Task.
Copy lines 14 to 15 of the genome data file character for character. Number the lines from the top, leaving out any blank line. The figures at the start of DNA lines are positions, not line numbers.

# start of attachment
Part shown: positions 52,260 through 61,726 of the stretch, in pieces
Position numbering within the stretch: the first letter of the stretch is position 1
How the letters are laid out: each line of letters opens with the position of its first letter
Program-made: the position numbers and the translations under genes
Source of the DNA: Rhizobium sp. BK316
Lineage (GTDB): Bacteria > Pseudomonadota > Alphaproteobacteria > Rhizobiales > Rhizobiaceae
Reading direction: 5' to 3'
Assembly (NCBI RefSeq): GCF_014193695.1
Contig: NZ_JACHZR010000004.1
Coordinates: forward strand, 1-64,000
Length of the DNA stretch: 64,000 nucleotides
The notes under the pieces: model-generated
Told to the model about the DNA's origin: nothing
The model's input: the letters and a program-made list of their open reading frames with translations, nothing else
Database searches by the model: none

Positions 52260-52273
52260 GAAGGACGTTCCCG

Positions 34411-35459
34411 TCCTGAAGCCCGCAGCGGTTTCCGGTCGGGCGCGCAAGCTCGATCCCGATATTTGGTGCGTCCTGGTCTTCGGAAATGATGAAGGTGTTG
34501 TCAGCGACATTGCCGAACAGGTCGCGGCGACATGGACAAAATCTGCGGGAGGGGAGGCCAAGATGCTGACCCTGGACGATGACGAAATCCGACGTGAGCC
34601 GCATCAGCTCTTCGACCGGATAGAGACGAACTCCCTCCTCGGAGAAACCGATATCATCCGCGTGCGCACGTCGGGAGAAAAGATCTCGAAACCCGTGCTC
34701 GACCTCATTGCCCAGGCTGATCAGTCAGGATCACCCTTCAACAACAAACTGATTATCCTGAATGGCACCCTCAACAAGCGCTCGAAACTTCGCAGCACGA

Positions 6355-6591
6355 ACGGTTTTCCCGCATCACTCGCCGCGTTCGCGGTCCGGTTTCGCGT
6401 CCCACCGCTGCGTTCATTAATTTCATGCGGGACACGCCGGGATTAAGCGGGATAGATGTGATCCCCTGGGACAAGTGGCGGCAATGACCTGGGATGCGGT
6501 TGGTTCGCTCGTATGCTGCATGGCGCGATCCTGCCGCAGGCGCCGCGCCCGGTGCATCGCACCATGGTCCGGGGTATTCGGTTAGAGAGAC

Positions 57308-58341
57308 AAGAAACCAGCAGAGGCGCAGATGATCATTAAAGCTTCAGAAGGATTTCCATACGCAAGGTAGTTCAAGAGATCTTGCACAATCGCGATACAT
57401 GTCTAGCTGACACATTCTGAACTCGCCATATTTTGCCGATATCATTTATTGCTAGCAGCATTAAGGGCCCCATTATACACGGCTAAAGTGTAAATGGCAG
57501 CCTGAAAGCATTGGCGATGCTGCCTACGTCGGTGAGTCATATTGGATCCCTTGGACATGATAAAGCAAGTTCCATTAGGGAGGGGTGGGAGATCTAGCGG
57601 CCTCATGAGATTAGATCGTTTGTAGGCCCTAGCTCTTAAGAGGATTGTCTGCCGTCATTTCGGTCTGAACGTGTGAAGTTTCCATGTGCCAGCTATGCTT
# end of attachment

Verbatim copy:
The model's input: the letters and a program-made list of their open reading frames with translations, nothing else
Database searches by the model: none